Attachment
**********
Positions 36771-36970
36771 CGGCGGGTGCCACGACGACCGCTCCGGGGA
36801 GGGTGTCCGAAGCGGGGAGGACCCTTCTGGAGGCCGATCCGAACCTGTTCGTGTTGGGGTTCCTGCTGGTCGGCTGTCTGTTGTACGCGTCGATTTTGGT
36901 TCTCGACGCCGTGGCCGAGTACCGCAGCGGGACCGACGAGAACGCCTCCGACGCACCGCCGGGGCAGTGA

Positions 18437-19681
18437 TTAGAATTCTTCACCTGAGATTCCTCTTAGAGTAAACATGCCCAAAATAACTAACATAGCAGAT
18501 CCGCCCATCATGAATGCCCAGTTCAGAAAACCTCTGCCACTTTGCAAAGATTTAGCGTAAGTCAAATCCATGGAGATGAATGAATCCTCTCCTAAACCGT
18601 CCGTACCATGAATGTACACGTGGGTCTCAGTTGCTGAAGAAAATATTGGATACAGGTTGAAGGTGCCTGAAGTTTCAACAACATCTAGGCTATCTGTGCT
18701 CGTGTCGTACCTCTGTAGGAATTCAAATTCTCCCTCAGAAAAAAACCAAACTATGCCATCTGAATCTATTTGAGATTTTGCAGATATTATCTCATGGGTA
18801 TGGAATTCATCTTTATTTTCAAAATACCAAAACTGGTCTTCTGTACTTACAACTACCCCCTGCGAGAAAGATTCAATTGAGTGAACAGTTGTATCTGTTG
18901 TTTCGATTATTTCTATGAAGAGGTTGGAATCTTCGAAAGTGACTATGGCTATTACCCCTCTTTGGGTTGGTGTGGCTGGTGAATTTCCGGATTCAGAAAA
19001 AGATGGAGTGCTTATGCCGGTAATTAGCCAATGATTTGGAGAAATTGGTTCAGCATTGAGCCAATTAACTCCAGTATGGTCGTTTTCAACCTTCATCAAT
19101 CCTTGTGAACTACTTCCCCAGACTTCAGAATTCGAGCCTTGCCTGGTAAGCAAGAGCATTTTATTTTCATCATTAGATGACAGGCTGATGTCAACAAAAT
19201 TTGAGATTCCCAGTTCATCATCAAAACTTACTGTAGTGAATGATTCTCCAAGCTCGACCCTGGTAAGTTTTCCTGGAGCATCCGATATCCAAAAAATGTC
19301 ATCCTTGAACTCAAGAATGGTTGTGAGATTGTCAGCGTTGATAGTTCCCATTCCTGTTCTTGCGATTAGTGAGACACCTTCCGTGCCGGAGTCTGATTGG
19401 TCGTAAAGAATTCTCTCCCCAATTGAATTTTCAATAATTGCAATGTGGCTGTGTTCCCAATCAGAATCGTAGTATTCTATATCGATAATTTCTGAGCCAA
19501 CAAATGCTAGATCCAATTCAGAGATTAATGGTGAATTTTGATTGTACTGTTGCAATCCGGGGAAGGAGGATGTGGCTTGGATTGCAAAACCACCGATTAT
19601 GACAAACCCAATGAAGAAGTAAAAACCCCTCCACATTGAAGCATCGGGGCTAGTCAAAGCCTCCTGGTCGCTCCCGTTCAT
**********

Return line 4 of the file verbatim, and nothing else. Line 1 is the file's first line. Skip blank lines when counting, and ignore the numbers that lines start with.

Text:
36901 TCTCGACGCCGTGGCCGAGTACCGCAGCGGGACCGACGAGAACGCCTCCGACGCACCGCCGGGGCAGTGA